BMW’s second iteration of the M5 continued the legacy of its predecessor, the E28, embracing the timeless combination of a manual transmission, rear-wheel drive, and a roaring inline-6 engine beneath the hood. However, the E34 was no mere replica; it marked a significant evolution from the car that initially earned the title of the first super sedan.
Today I’d like to share this M Roadster in attractive gray over Imola red leather with a mere 44k miles in it’s 17 year history. When these first came out I found the styling to be too bold, but over time they really grew on me, especially from the back. So much so, I eventually bought one for myself. I find them to be the best S54 value option available at any given time compared to the Coupe or M3 options.
Update 10.3.23: This post was originally published Nov 2023 but this Alpina B6 has recently been relisted on eBay from the same seller, now with a buy-it-now of $85,000. Links updated to the current auction. -dc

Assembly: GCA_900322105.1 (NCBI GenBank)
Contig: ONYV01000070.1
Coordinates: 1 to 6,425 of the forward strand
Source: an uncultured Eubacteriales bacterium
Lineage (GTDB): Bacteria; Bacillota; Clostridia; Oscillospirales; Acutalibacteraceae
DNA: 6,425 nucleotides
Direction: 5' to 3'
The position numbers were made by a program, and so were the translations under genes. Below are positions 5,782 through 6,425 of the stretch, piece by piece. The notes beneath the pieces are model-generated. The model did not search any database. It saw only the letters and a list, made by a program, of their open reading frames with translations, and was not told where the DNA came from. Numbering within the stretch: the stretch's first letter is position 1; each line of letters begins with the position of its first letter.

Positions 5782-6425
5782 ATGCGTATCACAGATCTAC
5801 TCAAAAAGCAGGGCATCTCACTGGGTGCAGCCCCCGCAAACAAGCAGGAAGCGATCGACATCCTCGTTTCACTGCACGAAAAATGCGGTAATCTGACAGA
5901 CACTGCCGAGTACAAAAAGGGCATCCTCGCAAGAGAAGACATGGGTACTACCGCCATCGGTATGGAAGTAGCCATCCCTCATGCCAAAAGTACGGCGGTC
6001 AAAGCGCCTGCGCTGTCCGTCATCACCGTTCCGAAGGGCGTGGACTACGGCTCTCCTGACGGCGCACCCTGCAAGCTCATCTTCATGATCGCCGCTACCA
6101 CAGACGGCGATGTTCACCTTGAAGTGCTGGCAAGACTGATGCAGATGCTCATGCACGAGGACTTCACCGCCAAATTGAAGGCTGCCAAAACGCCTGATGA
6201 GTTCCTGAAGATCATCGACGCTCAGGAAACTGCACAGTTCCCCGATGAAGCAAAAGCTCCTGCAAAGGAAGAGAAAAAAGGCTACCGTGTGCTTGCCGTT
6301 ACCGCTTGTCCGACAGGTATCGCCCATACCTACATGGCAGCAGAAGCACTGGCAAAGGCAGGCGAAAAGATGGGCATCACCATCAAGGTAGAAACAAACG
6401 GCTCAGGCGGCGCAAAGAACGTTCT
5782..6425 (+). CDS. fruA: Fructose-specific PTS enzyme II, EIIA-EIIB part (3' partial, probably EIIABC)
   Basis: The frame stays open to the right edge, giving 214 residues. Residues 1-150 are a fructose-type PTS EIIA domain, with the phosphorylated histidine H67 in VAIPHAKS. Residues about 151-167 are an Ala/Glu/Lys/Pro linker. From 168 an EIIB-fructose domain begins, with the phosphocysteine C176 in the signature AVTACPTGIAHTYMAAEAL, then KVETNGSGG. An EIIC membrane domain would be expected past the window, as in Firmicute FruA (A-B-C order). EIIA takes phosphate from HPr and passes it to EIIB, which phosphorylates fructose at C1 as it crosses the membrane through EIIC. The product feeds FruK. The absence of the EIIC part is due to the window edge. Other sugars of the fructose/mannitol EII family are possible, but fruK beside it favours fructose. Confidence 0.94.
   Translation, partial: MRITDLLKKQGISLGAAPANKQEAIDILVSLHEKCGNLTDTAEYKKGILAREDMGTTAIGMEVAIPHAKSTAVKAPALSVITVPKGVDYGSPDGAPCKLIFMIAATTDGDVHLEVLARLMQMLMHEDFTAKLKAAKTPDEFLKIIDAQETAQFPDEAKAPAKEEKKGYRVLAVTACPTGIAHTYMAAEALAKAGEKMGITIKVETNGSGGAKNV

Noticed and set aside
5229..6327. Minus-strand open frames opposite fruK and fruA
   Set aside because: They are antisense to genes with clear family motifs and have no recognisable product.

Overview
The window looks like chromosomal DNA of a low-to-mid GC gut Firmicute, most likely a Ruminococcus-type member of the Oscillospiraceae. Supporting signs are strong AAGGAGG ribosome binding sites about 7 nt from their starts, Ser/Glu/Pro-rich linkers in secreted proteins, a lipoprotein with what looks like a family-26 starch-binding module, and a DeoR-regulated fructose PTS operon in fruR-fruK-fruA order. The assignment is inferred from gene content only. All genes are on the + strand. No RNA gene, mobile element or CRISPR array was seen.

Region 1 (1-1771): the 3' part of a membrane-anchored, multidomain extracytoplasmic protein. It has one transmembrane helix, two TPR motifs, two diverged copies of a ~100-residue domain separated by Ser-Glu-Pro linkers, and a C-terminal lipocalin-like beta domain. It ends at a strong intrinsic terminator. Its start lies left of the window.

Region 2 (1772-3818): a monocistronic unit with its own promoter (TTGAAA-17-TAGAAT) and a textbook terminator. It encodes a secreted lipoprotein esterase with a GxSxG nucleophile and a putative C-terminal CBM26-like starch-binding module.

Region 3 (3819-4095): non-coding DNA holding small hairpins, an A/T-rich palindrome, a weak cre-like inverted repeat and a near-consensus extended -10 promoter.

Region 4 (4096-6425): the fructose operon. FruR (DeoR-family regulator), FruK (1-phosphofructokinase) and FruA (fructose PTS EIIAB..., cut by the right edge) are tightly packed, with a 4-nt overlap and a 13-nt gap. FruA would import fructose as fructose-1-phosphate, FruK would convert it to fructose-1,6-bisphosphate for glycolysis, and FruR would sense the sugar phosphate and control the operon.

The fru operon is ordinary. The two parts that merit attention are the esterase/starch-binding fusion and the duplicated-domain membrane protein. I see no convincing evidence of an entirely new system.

Alpina E30s have exploded in popularity over the past year; I never remember seeing quite so many of these small tuned 3s for sale on a regular basis. In part I’m so incredulous because so few were produced; with this B6 model for example, a scant 259 were made between late 1983 and mid-1986, with just over 1,100 total E30s modified in all forms by the legendary company. The B6 2.8/1 wasnâ€™t as wild as the later big-motored 3.5, but it was still much more than adequate with 210 horsepower from the M30 coupled with lower suspension, bigger wheels and brakes. Alpina, of course, added their personal flare of colors, stripes and awesome interiors, and the B6 is one attractive small sedan in such form. Itâ€™s easy to forget that there was a time before the M3, and in early 1984 this was the fastest small German 4-seater you could buy. That would change in mid â€™84 with the introduction of the B6 3.5, but today itâ€™s still a very desirable and rare to find package.